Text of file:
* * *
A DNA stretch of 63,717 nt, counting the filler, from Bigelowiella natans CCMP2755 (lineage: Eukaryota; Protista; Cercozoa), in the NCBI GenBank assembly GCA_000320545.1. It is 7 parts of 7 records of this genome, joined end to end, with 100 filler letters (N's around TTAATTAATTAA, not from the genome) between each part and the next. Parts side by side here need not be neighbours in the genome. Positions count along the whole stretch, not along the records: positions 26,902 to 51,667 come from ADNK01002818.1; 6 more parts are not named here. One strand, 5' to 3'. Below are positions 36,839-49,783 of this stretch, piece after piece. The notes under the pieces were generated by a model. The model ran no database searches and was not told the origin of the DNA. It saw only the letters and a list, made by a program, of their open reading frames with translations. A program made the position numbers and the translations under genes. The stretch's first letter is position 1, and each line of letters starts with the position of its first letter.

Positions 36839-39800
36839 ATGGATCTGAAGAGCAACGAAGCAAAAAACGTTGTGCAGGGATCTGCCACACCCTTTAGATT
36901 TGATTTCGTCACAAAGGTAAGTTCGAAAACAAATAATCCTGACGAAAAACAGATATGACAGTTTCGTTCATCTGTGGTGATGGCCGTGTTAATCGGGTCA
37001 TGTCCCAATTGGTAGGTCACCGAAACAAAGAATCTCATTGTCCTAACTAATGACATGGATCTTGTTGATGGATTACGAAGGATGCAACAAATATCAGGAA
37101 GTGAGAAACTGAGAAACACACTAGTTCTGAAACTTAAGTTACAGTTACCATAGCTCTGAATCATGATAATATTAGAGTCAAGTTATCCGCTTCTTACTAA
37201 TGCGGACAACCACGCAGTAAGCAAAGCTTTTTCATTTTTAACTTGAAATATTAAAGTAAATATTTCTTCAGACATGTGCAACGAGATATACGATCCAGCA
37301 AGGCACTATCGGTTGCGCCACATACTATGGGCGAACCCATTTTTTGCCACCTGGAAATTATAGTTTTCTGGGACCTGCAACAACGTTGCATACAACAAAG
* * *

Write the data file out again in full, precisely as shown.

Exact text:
A DNA stretch of 63,717 nt, counting the filler, from Bigelowiella natans CCMP2755 (lineage: Eukaryota; Protista; Cercozoa), in the NCBI GenBank assembly GCA_000320545.1. It is 7 parts of 7 records of this genome, joined end to end, with 100 filler letters (N's around TTAATTAATTAA, not from the genome) between each part and the next. Parts side by side here need not be neighbours in the genome. Positions count along the whole stretch, not along the records: positions 26,902 to 51,667 come from ADNK01002818.1; 6 more parts are not named here. One strand, 5' to 3'. Below are positions 36,839-49,783 of this stretch, piece after piece. The notes under the pieces were generated by a model. The model ran no database searches and was not told the origin of the DNA. It saw only the letters and a list, made by a program, of their open reading frames with translations. A program made the position numbers and the translations under genes. The stretch's first letter is position 1, and each line of letters starts with the position of its first letter.

Positions 36839-39800
36839 ATGGATCTGAAGAGCAACGAAGCAAAAAACGTTGTGCAGGGATCTGCCACACCCTTTAGATT
36901 TGATTTCGTCACAAAGGTAAGTTCGAAAACAAATAATCCTGACGAAAAACAGATATGACAGTTTCGTTCATCTGTGGTGATGGCCGTGTTAATCGGGTCA
37001 TGTCCCAATTGGTAGGTCACCGAAACAAAGAATCTCATTGTCCTAACTAATGACATGGATCTTGTTGATGGATTACGAAGGATGCAACAAATATCAGGAA
37101 GTGAGAAACTGAGAAACACACTAGTTCTGAAACTTAAGTTACAGTTACCATAGCTCTGAATCATGATAATATTAGAGTCAAGTTATCCGCTTCTTACTAA
37201 TGCGGACAACCACGCAGTAAGCAAAGCTTTTTCATTTTTAACTTGAAATATTAAAGTAAATATTTCTTCAGACATGTGCAACGAGATATACGATCCAGCA
37301 AGGCACTATCGGTTGCGCCACATACTATGGGCGAACCCATTTTTTGCCACCTGGAAATTATAGTTTTCTGGGACCTGCAACAACGTTGCATACAACAAAG